"Safety isn’t just about statistics," NYCDOT Commissioner Janette Sadik-Khan said yesterday while announcing her agency’s new Pedestrian Safety Study and Action Plan. "It’s not just about a dot on a map."
When you’re talking about saving lives, preventing life-altering injuries, and creating city streets where New Yorkers feel safe walking or biking, the full impact is impossible to quantify. But to make effective progress on all those fronts, DOT is grounding its work in thorough data.
Using an analysis of more than 7,000 crashes that caused serious pedestrian injuries or deaths, DOT will focus its safety efforts on the most dangerous locations and behaviors. The action plan commits to specific strategies to re-design and re-engineer streets most prone to traffic violence. Whether NYPD enforcement will also adjust to clamp down on the deadliest violations, however, remains uncertain.
The document released yesterday contains the sort of large-scale, in-depth analysis — what Transportation Alternatives has called "an epidemiological approach" — that pedestrian safety advocates have been working toward for years. A comprehensive study of pedestrian deaths and injuries was mandated by Local Law 11, sponsored by Council Member Vincent Gentile, which passed in a unanimous vote in April, 2008. Speaker Christine Quinn emphasized that the law provides an
ongoing requirement to study and address pedestrian safety which will
continue to reap benefits in years to come.
One thing that jumps out of the numbers is the general culpability of automobile drivers in causing crashes that seriously injure or kill pedestrians. Shockingly, more pedestrians were struck while crossing with the traffic signal than against it, though collisions were deadlier for pedestrians crossing against the light. The technical supplement to the study [PDF] identifies driver actions as the main cause in 78.5 percent of serious pedestrian crashes.
Overall, the top contributing factors included driver inattention, a cause of 36 percent of crashes that killed or seriously injured pedestrians, failure to yield, involved in 27 percent of such crashes, and high speeds, involved in 20 percent of such crashes. The findings echoed several similar patterns recorded in Killed by Automobile [PDF], the groundbreaking 1999 study of NYC pedestrian and cyclist crashes conducted by the non-profit Right-of-Way and safety advocate Charles Komanoff.
In detailing exactly how and where serious crashes occur, the safety study points toward a set of solutions. Manhattan’s streets were particularly deadly, with four times as many serious crashes per mile than the other four boroughs (though the victims of these crashes came from across New York and beyond). Within Manhattan, fatalities were overwhelmingly concentrated on major two-way streets, like Canal or 125th. These streets make up 12 percent of Manhattan’s road network, but 47 percent of the borough’s pedestrian fatalities happen on them. Accordingly, DOT has committed to building safety improvements at twenty intersections along these streets per year.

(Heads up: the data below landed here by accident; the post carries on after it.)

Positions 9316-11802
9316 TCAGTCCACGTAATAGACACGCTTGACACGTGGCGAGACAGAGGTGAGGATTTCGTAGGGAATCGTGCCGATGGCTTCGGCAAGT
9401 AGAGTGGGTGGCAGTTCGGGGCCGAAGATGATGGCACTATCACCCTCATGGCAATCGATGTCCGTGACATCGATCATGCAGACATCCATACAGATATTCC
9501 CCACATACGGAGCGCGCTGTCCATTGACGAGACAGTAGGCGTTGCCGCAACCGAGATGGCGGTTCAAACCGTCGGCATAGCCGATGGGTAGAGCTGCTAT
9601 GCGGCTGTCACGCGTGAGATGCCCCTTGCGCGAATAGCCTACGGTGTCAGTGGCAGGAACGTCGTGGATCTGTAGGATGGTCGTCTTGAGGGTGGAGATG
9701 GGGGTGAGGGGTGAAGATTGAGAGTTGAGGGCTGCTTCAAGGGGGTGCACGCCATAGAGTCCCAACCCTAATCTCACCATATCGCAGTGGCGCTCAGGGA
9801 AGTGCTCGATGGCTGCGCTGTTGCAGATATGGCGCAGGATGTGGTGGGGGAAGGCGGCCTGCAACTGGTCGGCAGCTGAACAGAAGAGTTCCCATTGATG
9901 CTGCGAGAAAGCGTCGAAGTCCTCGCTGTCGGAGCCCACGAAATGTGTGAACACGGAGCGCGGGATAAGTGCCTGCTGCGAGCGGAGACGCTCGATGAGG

Similarly, DOT’s analysis shows that the greatest potential to reduce danger isn’t necessarily found at particular intersections, but along entire corridors. Eliminating serious injuries and fatalities at the 52 most dangerous intersections would only eliminate 3.5 percent of the citywide total, the report shows, but tackling the wide arterial roads that comprise 15 percent of the street network would address a full 60 percent of the worst crashes.
Finding that crashes involving left turns outnumbered crashes involving right turns, the report calls for a pilot program to “daylight” the left side of all intersections on one yet-to-be-determined Manhattan avenue, which would give pedestrians and motorists clearer views of each other by removing parking spaces. If the pilot successfully reduces injuries, it would be extended across Manhattan.
Moving forward, DOT plans to annually install safety improvements along 60 miles of the most dangerous streets, as identified by a new system to rank all intersections and corridors by the severity of injuries that occur there. At least 20 of those miles would be "intensive safety redesigns," altering the roadbed and lane configurations, while the rest might only change signaling, signage, and parking regulations.
Though Sadik-Khan asserted at the press conference that the department’s top priority is always safety, a detail inside the action plan suggests otherwise. When the action plan calls for implementing less intensive safety redesigns, those will take place "where full street redesigns are not feasible due to factors such as traffic volumes or geometric constraints." Moving cars will still win out, some of the time.